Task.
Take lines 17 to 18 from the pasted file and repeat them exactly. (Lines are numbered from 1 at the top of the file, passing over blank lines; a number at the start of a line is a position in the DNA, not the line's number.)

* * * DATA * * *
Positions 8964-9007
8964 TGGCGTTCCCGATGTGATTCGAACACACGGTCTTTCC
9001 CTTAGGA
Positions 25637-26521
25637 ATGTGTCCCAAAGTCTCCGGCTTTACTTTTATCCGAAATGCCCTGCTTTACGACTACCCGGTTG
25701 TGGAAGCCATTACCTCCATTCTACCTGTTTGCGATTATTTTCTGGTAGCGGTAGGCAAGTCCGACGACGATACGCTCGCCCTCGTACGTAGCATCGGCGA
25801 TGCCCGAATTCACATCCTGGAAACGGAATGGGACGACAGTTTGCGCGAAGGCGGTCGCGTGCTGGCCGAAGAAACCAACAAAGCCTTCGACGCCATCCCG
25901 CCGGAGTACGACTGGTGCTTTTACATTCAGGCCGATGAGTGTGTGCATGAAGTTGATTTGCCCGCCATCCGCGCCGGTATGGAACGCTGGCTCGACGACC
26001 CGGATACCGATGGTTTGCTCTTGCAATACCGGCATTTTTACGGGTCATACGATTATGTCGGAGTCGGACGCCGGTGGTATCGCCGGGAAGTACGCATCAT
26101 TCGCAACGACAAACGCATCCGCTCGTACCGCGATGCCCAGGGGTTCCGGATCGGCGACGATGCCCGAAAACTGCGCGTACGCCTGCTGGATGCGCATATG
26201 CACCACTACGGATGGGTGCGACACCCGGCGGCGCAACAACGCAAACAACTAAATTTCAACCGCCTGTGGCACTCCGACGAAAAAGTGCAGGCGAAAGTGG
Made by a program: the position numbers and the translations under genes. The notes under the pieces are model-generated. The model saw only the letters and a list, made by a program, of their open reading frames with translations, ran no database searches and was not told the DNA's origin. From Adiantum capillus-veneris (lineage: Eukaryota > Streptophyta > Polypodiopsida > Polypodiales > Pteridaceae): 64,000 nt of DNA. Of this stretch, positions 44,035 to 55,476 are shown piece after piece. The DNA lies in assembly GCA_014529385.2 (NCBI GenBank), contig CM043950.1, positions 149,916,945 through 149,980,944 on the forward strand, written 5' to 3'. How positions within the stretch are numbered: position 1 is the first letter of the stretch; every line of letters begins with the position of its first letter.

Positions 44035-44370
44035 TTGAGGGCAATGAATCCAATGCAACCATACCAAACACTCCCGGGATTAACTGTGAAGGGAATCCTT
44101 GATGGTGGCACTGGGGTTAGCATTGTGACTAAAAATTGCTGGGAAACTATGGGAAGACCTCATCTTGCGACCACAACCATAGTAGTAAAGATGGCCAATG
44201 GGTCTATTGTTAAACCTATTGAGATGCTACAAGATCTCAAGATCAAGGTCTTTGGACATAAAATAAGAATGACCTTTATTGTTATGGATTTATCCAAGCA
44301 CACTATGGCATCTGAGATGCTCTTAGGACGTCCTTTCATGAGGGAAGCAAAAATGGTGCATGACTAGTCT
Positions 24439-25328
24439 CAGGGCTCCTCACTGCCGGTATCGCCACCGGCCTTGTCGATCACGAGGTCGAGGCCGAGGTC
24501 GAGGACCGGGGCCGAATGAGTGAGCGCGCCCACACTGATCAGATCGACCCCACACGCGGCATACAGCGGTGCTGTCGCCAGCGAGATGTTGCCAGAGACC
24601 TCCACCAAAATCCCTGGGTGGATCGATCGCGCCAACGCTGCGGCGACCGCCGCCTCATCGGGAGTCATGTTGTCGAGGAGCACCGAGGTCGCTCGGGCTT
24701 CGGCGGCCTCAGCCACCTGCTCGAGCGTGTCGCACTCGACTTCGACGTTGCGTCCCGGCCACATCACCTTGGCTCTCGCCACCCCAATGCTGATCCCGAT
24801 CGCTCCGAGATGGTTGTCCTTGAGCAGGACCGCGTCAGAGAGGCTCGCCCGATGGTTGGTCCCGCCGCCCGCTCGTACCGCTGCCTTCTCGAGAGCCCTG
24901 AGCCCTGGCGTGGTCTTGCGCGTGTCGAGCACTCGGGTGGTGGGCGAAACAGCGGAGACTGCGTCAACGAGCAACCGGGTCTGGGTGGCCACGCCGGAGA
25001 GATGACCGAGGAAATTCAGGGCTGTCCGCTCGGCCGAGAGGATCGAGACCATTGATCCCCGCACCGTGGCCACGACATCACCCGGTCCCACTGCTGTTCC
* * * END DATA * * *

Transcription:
44301 CACTATGGCATCTGAGATGCTCTTAGGACGTCCTTTCATGAGGGAAGCAAAAATGGTGCATGACTAGTCT
Positions 24439-25328